For the majority of Americans (excluding teenagers and those over 65) most listening to traditional radio occurs outside of the home, usually in the car or at work. In the morning, Americans are almost evenly split between listening to the radio at home (39%) and in the car (37%), while only 23% tune in at work.47 Though the audience is smaller in midday, from 10 a.m. to 3 p.m., the majority of those that tune in do it from work (41%). Audience spikes again in the late afternoon, from 3 p.m. to 7 p.m., when most people listen to the AM/FM dial from their cars (44%), again during their commutes. These numbers, for 2005, are similar to those of past years.

But it is interesting to note where people tune in to the different radio formats. Adult Contemporary is the most popular format people listen to from work. Contemporary Christian, Sports and Alternative are the most popular formats in the car. And News/Talk is the most popular format at home, followed by Mexican Regional.

Where People Listen
Design Your Own Chart
Source: Arbitron, “Radio Today: How Americans Listen to Radio, 2006 Edition,” February 14, 2006

Audience Demographics for News/Talk: Public vs. Commercial Radio

There are some distinct differences between public and commercial radio audiences. In a comprehensive look at public radio statistics, Arbitron’s “Public Radio Today: How America Listens to Public Radio Stations” records that nearly 26 million listeners tune in to public radio in an average week.48 Of the eight format types that Arbitron looked at, the News/Talk format dominates listenership, commanding about 50% of public radio’s audience, with an average weekly audience of 13 million listeners.

Audience characteristics for public radio differ quite a bit from commercial audiences:

  • Public radio listeners skew to the economically elite and more highly educated. Commercial news/talk listeners are more blue-collar and more male.49
  • The public radio audience for news/talk is fairly evenly split by gender (52.5% male and 47.5% female), while the commercial news, talk and information audience tilts more heavily male (56.1% and 43.9% female). That gender gap in commercial news/talk narrowed 10% over the previous year (2004), from a 22% disparity.50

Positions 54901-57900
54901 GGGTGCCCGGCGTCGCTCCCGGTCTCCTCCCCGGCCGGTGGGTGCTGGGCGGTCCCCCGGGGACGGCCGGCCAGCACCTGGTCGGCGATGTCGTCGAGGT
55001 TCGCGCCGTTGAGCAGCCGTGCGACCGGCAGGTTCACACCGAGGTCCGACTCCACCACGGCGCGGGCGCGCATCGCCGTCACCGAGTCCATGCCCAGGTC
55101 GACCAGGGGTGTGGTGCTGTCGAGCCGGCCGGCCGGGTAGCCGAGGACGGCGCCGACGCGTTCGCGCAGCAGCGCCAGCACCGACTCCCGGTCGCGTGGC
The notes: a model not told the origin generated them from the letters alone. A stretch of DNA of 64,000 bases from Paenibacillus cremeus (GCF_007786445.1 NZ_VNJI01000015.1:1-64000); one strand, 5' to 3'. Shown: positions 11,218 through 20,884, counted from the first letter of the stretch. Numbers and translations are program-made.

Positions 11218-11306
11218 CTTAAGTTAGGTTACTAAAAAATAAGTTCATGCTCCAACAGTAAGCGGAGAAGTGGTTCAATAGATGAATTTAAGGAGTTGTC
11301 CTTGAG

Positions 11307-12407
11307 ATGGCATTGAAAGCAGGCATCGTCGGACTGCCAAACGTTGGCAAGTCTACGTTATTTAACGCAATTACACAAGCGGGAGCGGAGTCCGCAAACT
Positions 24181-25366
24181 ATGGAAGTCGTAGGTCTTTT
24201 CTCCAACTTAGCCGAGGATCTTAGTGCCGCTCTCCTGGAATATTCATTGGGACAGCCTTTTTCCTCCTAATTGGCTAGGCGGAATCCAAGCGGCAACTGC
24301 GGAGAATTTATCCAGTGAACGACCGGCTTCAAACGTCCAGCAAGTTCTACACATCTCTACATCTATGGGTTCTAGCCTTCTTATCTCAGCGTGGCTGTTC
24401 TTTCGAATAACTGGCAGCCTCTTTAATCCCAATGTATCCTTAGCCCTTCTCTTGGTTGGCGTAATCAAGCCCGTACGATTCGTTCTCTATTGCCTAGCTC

• Nearly equal to the previous year, more than 71% of public radio news, talk and information listeners were college graduates. That number for commercial listeners was 43.1%. High school-only graduates made up almost 20% of the commercial news, talk and information audience but less than 7% of the public radio audience. Both figures were unchanged from the previous year.51
  • Public radio audiences also tend to occupy a higher economic stratum. Some 50% earn an annual income of $75,000 or more, up 3% over the previous year. By contrast, 36.8% of commercial news, talk and information listeners earn that much.52
  • Public radio listeners, according to Scarborough data, are 14% more likely than all consumers to vote in presidential elections and 24% more likely to vote in statewide elections.53

Also, unlike commercial radio audiences, the audience for public radio tilts somewhat more Democratic, a trend that has become more pronounced recently. According to a survey conducted by the Pew Research Center for the People and the Press, there is a ten-point difference between National Public Radio listeners who define themselves as Democrats and those who identify as Republicans. Of those who tune in at least occasionally, 40% identify as Democrats, 30% as Republicans and 39% as Independents.54

The total audience for news/talk/information, on commercial and public radio combined, tilts Republican, according to Arbitron: 36% identify as Republicans, 27% as Democrats and 26% as Independents.55

One other difference between public radio audiences and commercial news/talk audiences is the time they spend listening. According to the Arbitron data, people listen to commercial news, talk and information longer. Commercial audience members aged 35 to 64 spend nine hours listening a week. News, talk and information public radio listeners of the same age spend an hour and a half hours less, 7.5 hours. That gap has narrowed slightly since last year.56 One reason people spend less time with public radio news may be that most of news/talk time on commercial stations tends to be talk, while most NPR stations include considerably more news programs each day, and that news includes a certain amount of repeat programming. NPR’s Morning Edition, for instance, is two hours long each day before repeats. Rush Limbaugh alone, by contrast, airs for three hours.

Time Spent Listening to News/Talk/ Commercial Radio Vs. Public Radio
Design Your Own Chart
Source: Arbitron, “Public Radio Today: How America Listens to Public Radio Stations,” July 27, 2006 and “Radio Today: How Americans Listen to Radio, 2006 Edition,” February 14, 2006.